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SBM Offshore Says Agents May Have Bribed Officials In Africa

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April 2, 2014

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reuters logoBy Anthony Deutsch

AMSTERDAM, April 2 (Reuters) – Dutch oil and gas services company SBM Offshore NV said a two-year internal investigation had found evidence that agents in Angola and Equatorial Guinea may have bribed government officials.

But the company said it found no evidence of such practices in Brazil, where it does much of its business, and shares in SBM Offshore jumped more than 5 percent on Wednesday.

An ING analyst said the company’s statement held no surprises and Rabobank said it was lowering its estimate for expected settlement costs with Dutch and U.S. authorities by $150 million to $350 million.

Both banks have a “buy” recommendation on SBM Offshore.

“These authorities will form their own judgment on these issues,” SBM Offshore said in a statement. “New information could surface in the context of the review by these authorities.”

The company announced the internal investigation in April 2012 and voluntarily informed national authorities. On Wednesday it said it “is still not in a position to estimate the ultimate consequences, financial or otherwise, if any, of that review.”

The inquiry was conducted by Paul Hastings LLP, De Brauw Blackstone Westbroek, and PwC Forensics and looked into alleged payments involving sales via intermediaries between 2007 and 2011.

SBM Offshore later said it may have violated anti-corruption laws and could be subject to criminal investigation for alleged payments of bribes to officials in African countries.

Its shares have been under pressure as investors pondered the potential impact of the investigation on its business prospects. It has also suffered mishaps on major projects in Norway and Canada.

Last year, it swung to a net loss after being hit by provisions for disputes with customers and a management shake-up. In November, it dismissed Chief Operating Officer Jean-Philippe Laures without giving a reason.

SBM Offshore has suffered losses of more than $1.4 billion since 2011 on the failed Yme platform project, developed for oil firms Talisman Energy and Lotos off the Norwegian coast. It was forced to scrap dividend payments for three years running.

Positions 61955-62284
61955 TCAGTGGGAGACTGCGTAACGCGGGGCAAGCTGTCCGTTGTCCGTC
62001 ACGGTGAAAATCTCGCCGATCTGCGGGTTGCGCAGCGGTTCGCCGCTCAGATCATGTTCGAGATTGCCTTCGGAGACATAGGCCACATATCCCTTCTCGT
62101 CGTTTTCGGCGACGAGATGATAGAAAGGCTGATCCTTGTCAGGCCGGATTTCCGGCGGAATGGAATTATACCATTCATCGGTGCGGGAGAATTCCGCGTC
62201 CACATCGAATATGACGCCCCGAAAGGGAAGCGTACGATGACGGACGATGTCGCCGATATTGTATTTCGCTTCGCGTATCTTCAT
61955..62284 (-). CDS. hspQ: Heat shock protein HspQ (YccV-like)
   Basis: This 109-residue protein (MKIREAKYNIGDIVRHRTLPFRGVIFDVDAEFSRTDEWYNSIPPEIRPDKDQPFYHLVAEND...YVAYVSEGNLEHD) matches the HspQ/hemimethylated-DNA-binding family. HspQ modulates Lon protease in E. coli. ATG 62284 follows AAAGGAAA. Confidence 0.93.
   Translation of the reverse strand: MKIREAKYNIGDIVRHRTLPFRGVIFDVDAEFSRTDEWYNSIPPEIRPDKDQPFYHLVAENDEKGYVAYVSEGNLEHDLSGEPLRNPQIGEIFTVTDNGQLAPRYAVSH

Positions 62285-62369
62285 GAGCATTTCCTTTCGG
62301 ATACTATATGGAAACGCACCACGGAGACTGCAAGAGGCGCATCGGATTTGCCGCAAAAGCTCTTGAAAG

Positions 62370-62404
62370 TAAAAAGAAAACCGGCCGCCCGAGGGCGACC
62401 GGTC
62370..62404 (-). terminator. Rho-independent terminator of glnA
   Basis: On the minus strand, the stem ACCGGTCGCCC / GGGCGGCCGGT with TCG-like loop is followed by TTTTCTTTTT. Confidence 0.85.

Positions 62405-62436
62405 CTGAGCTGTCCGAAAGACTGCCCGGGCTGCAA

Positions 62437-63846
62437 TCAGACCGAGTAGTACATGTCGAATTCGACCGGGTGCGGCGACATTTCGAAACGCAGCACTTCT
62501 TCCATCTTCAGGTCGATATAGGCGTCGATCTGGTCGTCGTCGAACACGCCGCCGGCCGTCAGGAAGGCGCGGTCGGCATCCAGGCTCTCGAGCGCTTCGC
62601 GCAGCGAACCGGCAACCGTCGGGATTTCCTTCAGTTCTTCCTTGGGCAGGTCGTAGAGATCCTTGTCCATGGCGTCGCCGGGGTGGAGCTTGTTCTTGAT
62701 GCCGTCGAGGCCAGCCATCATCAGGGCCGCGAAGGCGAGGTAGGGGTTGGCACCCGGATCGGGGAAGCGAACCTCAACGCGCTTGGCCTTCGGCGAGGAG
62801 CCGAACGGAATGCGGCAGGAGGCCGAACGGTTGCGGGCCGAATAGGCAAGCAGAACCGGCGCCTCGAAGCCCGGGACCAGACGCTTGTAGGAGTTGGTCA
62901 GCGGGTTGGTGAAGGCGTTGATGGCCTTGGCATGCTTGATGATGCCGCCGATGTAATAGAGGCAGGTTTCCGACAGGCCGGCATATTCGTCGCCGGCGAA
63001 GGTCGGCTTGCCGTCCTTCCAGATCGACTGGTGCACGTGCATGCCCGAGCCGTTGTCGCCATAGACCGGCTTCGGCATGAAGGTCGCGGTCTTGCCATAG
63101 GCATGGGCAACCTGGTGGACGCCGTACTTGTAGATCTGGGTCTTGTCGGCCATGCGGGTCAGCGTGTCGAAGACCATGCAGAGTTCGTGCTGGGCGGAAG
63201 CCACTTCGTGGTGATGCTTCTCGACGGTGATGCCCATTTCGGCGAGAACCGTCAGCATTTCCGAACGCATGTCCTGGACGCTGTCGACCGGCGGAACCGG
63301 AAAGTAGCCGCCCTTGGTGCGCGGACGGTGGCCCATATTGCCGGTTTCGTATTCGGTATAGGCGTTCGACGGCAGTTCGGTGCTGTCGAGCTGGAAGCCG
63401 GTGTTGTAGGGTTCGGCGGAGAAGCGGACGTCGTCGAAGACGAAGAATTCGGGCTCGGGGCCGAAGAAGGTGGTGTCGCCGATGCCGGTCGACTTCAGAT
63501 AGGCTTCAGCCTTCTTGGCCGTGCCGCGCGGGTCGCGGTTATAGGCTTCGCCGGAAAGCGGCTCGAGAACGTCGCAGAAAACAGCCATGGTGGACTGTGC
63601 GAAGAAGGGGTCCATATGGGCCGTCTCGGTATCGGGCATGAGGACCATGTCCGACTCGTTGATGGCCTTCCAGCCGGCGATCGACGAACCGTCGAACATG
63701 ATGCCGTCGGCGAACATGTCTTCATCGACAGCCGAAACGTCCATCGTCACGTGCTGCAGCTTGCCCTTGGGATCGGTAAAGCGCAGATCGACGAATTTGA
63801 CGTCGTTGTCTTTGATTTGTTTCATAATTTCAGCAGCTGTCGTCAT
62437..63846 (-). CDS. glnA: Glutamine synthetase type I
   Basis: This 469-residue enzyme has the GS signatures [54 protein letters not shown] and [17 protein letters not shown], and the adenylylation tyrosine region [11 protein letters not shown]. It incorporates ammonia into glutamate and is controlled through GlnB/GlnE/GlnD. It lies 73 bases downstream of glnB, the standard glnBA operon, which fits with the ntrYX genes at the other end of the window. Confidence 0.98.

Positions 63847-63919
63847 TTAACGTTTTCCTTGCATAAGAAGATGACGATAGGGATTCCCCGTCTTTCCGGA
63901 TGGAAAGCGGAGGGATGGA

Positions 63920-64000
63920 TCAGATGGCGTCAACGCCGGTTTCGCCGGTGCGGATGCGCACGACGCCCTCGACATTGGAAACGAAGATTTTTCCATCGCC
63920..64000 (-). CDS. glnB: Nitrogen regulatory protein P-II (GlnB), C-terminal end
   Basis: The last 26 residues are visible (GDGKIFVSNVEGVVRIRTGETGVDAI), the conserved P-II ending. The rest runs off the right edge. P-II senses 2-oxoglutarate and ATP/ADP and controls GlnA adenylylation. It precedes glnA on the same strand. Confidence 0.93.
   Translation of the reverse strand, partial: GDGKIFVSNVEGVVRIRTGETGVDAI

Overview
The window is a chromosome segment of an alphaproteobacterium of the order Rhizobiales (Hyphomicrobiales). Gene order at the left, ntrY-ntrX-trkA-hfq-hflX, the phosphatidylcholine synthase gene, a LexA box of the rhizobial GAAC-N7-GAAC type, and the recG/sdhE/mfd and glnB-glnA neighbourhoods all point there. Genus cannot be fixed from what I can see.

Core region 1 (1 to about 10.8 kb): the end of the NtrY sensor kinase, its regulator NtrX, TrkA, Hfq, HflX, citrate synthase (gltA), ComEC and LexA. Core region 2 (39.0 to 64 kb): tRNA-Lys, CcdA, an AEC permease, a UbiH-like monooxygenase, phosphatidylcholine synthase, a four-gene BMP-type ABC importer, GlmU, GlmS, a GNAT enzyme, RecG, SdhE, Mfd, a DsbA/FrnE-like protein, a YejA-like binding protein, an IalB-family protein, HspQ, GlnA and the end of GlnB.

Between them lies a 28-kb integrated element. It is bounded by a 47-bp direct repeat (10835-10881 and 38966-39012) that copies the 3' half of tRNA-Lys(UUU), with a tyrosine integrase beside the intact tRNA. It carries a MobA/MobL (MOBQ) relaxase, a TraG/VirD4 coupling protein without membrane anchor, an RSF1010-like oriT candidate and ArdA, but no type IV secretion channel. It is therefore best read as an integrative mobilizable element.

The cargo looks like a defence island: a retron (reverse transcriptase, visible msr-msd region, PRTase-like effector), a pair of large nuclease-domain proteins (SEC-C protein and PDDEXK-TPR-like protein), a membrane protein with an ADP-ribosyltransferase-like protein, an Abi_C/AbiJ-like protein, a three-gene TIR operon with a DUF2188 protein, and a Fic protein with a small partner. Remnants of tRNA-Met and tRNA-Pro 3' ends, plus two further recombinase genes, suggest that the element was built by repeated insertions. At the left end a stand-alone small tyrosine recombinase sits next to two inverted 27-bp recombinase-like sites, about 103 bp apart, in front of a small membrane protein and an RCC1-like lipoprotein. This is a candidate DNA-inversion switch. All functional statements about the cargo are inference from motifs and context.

The company’s shares rose 5.3 percent on Wednesday but are still down nearly 11 percent this year.

“In our view, SBM is a high-risk investment,” Rabobank analyst Michel Aupers wrote in a note on Wednesday, citing the unknown size and timeframe for a settlement of any bribery charges and the possible impact on future orders.

ING said SBM Offshore “has taken remedial actions and in our view it has now become one of the most ethical firms in this industry”.

But the bank said it was disappointed that the company did not say anything about fines after the investigation.

SBM Offshore said on Wednesday that between 2007 and 2011 it had paid sales agents around $200 million in commissions, mainly in Equatorial Guinea, Angola and Brazil.

“In respect of Angola and Equatorial Guinea, there is some evidence that payments may have been made directly or indirectly to government officials,” SBM Offshore said in the statement.

In Brazil, SBM Offshore said, “there were certain red flags, but the investigation did not find any credible evidence that the company or the company’s agent made improper payments to government officials”.

The announcement came after Brazil’s state-run oil company, Petrobras, said on Monday its own internal investigation found no evidence of alleged corruption or bribes paid to Petrobras employees.

The company, whose main area of business is floating, production, storage and offloading platforms, has been growing rapidly in Brazil, where it has billions of dollars of long-term contracts with Petrobras.

Since opening its Brazilian office in 2008 in Rio de Janeiro, SBM has identified the country as a leading growth market, increasing its staff there from 4 to 220. (Reporting By Anthony Deutsch; editing by Matt Driskill and Tom Pfeiffer)

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